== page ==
Officials doing damage control following Trump's comments about election meddling
(CBSNews) -- Senior administration officials tell CBS News an effort is underway to clean up the mess created by President Trump's comments in Helsinki on Monday. Administration officials want the president to say he believes U.S. intelligence over Russian president Vladimir Putin and make clear there will not be any effort by the U.S. to cooperate with Russia on the Mueller probe.
As he stood with his Russian counterpart during a joint news conference following their two-hour meeting, Mr. Trump refuted the conclusion of his own intelligence agencies and appeared to accept Putin's denial that Russia interfered in the 2016 election.
"I have great confidence in my intelligence people," Mr. Trump said during the news conference. "But I will tell you that President Putin was extremely strong and powerful in his denial today."
Mr. Trump later tried to clarify his remarks, tweeting, "I have GREAT confidence in MY intelligence people."
As I said today and many times before, “I have GREAT confidence in MY intelligence people.” However, I also recognize that in order to build a brighter future, we cannot exclusively focus on the past – as the world’s two largest nuclear powers, we must get along! #HELSINKI2018— Donald J. Trump (@realDonaldTrump) July 16, 2018
But he's also continued his praise of Putin, a man long seen as an enemy of the United States, calling Putin "very strong" during an interview with Fox News' Sean Hannity following the summit.
"He said 'what a shame,'" Mr. Trump said in the interview. "He felt it was very hard for me to make a deal because of, you know, all of this nonsense."
During the news conference, Mr. Trump also expressed interest in Putin's offer to have Russian intelligence assist in the case.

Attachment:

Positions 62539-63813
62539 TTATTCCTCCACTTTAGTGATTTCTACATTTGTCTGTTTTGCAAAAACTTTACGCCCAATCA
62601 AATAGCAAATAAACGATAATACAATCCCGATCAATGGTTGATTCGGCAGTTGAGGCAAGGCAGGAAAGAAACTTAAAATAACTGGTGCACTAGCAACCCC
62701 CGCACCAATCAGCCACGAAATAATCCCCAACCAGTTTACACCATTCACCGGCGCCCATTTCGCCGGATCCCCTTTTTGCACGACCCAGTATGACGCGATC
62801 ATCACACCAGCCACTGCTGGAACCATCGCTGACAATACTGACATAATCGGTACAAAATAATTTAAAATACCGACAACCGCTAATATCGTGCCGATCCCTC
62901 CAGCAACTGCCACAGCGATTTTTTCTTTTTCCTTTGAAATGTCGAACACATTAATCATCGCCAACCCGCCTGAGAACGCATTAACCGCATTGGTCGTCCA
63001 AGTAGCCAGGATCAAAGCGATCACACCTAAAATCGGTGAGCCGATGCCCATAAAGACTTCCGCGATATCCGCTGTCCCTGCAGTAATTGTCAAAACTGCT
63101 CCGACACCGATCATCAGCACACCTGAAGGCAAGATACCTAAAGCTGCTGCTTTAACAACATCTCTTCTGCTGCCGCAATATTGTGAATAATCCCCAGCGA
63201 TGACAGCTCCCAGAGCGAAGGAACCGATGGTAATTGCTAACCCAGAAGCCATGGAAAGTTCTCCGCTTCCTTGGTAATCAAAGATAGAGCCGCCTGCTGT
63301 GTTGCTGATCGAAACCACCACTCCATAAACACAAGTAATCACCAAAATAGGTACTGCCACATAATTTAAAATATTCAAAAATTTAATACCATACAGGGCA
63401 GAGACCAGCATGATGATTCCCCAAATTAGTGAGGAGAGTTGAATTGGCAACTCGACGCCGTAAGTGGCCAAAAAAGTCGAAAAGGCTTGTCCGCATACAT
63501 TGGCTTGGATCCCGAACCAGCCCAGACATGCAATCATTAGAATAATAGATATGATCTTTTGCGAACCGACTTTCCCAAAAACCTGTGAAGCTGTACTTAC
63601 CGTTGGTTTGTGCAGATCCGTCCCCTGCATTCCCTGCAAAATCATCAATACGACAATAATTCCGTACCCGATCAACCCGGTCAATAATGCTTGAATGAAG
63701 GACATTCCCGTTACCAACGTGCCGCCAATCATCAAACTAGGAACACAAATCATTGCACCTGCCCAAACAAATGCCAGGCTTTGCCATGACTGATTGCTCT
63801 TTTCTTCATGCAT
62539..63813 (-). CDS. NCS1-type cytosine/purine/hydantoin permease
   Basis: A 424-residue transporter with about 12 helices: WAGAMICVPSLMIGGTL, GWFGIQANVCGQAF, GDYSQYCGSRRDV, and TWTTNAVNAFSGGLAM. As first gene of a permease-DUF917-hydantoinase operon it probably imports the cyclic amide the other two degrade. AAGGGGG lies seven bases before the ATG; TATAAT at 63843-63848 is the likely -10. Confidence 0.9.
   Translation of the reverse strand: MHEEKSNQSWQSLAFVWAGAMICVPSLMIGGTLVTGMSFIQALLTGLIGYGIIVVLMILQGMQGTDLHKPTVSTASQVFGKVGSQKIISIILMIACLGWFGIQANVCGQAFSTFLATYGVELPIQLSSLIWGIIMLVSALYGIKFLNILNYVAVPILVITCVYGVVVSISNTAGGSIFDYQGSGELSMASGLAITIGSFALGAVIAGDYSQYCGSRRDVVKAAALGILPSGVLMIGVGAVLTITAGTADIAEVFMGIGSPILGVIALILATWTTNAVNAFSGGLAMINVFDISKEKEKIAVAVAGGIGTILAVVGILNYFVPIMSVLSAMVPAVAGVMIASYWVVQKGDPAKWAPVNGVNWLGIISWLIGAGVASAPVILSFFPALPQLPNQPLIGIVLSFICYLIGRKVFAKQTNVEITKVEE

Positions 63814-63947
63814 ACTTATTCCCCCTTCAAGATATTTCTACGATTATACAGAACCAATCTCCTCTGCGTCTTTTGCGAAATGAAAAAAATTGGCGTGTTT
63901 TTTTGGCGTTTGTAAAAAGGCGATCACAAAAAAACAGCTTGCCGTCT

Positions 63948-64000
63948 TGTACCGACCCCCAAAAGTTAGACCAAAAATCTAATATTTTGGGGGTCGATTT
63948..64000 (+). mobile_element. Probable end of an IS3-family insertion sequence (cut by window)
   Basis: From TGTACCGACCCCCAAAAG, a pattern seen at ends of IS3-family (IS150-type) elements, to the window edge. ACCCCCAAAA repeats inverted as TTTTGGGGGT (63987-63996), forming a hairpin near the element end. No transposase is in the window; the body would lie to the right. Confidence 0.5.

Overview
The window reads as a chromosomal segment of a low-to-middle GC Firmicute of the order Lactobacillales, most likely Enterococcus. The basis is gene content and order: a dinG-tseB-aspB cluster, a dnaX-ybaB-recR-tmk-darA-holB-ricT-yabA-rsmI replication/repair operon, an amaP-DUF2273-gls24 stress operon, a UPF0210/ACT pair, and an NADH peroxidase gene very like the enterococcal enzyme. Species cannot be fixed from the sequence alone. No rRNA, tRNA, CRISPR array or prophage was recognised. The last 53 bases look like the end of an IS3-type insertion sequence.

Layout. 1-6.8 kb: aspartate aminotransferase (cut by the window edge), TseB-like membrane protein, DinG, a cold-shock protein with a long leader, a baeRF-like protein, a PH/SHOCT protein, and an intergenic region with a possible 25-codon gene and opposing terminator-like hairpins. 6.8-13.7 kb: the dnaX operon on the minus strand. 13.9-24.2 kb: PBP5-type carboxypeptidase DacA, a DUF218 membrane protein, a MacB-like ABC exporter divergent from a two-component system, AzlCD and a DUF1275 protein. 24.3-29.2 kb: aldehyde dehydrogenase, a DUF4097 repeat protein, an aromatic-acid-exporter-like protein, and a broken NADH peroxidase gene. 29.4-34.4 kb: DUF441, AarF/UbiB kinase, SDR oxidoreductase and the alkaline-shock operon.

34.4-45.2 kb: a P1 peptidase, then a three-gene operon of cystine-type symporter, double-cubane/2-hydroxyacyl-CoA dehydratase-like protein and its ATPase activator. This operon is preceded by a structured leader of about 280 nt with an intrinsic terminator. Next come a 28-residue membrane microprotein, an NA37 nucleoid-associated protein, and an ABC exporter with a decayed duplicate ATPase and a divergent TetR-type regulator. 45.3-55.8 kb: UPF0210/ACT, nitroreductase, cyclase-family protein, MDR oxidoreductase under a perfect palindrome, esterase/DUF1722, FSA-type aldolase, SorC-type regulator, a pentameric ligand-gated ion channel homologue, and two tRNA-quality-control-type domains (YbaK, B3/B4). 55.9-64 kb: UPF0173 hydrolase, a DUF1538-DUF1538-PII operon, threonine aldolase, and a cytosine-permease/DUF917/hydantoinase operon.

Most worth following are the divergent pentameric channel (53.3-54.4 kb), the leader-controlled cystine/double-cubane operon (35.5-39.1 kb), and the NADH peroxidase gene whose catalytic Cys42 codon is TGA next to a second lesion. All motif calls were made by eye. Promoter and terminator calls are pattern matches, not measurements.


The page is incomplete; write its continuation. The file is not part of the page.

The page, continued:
"He offered to have the people working on the case come and work with their investigations with respect to the 12 people," Mr. Trump said. "I think that's an incredible offer."
U.S. intelligence agencies have concluded it was the Russian government that directed cyberattacks on members of the Democratic Party. And Friday, special counsel Robert Mueller announced an indictment against 12 Russian intelligence agents for interfering in the election.
Mr. Trump said it was a "shame" he had to take questions about the investigation into Russian meddling in the election during the press conference. He's blamed the investigation for deteriorating U.S.-Russia relations.
During an interview with Chris Wallace, Putin refused to look at the special counsel's indictment against his agents.
"Russia, as a state, has never interfered with the internal affairs of the United States," Putin said in the interview.
At the press conference, Putin laughed off a question about having compromising information on President Trump.
Despite the president's praise of their meeting, the White House so far hasn't been clear what, if anything, came out of the one-on-one with Putin yesterday. But a White House official tells CBS News the president is feeling "very good" after the summit.